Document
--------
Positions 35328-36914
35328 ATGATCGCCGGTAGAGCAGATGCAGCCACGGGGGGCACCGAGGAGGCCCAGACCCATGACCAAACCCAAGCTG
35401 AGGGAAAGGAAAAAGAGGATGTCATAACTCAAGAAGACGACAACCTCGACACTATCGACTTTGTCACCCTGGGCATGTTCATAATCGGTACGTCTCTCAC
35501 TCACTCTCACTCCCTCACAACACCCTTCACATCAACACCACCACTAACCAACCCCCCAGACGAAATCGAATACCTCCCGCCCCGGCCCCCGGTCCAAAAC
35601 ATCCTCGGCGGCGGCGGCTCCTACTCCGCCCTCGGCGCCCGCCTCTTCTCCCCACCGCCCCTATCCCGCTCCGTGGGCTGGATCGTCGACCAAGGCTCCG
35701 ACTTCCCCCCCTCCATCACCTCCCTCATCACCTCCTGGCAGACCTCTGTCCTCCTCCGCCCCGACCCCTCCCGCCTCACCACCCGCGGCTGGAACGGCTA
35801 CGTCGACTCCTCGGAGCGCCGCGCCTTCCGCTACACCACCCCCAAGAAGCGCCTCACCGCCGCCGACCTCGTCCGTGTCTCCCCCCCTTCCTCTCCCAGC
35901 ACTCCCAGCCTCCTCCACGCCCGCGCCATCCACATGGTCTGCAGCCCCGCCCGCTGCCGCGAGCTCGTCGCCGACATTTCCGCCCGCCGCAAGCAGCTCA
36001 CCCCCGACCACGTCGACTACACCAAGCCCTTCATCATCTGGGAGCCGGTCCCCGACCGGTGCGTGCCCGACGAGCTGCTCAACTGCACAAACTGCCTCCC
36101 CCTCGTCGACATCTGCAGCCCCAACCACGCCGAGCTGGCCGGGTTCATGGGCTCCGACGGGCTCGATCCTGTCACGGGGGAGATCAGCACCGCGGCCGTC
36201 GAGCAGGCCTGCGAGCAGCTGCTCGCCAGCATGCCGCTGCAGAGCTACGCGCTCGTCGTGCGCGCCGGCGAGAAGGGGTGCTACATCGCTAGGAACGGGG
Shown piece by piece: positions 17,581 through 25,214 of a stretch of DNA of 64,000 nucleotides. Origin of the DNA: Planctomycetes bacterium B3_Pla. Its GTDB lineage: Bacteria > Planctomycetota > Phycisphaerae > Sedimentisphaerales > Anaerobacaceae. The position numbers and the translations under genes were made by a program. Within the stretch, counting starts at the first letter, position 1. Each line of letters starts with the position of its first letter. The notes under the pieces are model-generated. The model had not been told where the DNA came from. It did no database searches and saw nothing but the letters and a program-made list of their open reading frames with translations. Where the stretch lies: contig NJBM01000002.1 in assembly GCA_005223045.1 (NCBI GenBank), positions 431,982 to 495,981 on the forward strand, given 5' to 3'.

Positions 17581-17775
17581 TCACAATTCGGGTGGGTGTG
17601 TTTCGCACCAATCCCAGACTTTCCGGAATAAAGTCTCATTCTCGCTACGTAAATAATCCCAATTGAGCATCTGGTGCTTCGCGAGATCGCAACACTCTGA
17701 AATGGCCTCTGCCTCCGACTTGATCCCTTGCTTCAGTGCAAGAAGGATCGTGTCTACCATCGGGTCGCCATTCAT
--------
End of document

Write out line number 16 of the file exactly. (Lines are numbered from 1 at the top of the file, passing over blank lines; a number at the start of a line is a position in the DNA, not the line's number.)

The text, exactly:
17701 AATGGCCTCTGCCTCCGACTTGATCCCTTGCTTCAGTGCAAGAAGGATCGTGTCTACCATCGGGTCGCCATTCAT